Movie Review: 'Frost/Nixon'
Friday, December 12, 2008
Neither the title nor the subject matter prepares you for the pure fun of "Frost/Nixon." Ron Howard's movie is based on Peter Morgan's play, which was based on the 1977 television interviews between British journalist David Frost and the disgraced former president Richard Nixon. You expect something dry, historical and probably contrived. But you get a delicious contest of wits, brilliant acting and a surprisingly gripping narrative -- no less dramatic even though the results are a foregone conclusion.
The premise of Morgan's play, which opened in London in 2006, is that Frost and Nixon desperately needed each other when they sat for a series of in-depth interviews three years after Nixon's resignation. Frost was deemed a lightweight with a Vaseline smile, and bet his future career (and his own money) on a blockbuster television special. Nixon wanted rehabilitation, and gambled that Frost would lob him softballs.
Howard's cinematic treatment deftly exploits very conventional narrative techniques without one ever being quite aware of them. Early in the film, one of Frost's researchers (James Reston Jr., played like a tenacious college agitator by Sam Rockwell) suggests that the whole project be seen as a televised trial of the former president: Frost, as grand inquisitor, will give Nixon the public trial that was preempted by President Ford's pardon.
This is a subtle acknowledgment that the storytelling will borrow heavily from the tropes of the courtroom drama, an overused but essential format for dramatizing ideas in a medium that relishes action and spectacle. And so Frost and Nixon are presented as verbal gladiators: the former not used to combat in the big leagues, the latter perhaps too cocky about scoring a knockout blow on the well-coiffed, honey-tongued greenhorn.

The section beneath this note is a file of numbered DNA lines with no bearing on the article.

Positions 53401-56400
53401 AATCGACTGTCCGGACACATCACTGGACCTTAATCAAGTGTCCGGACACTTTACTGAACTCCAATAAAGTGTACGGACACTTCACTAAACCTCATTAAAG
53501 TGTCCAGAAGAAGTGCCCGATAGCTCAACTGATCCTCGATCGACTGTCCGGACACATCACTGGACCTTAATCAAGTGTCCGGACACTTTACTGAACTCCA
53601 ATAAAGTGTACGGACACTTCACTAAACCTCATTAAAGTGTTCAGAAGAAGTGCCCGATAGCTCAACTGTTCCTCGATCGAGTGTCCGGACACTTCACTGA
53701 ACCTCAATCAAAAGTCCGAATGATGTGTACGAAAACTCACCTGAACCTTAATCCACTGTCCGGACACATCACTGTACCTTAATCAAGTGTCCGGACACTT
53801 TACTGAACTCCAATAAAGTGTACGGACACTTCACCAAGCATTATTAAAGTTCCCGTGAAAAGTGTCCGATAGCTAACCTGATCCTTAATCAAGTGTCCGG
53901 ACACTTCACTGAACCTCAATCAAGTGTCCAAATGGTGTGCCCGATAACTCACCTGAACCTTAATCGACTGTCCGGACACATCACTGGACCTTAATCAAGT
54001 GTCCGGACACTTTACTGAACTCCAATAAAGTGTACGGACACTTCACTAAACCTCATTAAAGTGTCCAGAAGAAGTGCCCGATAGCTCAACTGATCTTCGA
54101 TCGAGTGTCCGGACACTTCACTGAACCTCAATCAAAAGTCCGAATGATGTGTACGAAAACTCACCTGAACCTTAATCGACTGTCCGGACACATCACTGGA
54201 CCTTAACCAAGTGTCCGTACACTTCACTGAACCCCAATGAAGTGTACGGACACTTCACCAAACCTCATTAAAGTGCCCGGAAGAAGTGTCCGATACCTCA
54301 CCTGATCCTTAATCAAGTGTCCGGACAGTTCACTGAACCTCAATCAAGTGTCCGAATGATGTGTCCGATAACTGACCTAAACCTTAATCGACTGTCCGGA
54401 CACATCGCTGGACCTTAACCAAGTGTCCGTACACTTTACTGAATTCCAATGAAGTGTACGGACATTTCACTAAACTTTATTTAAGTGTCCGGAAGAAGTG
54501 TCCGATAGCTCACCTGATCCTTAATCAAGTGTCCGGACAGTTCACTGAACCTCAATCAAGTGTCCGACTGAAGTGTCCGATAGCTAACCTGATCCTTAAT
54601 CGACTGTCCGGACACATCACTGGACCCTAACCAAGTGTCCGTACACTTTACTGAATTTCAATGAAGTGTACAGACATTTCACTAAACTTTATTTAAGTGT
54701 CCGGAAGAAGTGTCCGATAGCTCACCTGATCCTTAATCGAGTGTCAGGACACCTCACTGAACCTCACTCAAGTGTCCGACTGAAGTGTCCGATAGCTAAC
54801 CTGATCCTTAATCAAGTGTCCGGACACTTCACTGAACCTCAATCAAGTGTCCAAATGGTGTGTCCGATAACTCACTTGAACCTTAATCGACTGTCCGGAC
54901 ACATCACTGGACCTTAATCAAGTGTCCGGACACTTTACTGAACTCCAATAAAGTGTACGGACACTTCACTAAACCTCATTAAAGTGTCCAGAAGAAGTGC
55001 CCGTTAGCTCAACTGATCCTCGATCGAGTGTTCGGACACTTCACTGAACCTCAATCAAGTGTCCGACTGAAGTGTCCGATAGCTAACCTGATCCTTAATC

Man vs. Man, as they taught you in junior high school literature courses. But it works.
As Nixon, Frank Langella is perfection. The character is generated from the inside out, not predicated on surface imitation or caricature. A respectable effort by the makeup people transforms Langella into the jowly, sweaty-lipped and scowling man America remembers from those fraught days when the his impeachment hearing spectacle punctuated the afternoon soap operas. But Langella's characterization is based on a far more deeply meditated sense of the man, whose craving for power, love and legacy leads to a strange mix of malice and charm.
"Did you do any fornicating?" he asks Frost moments before one of the interviews begins. This surprisingly vulgar "how was your weekend?" gambit rattles Frost, portrayed by Michael Sheen as a shallow playboy with a profound hollowness in his ambitious soul. It's the line that will tag this movie in the memory, not just because it shows Nixon at his most disarming (a word that suggests both charisma and combat), but because it captures the hybrid tone of the film itself. It has its high and low pleasures, and the balance is subtle.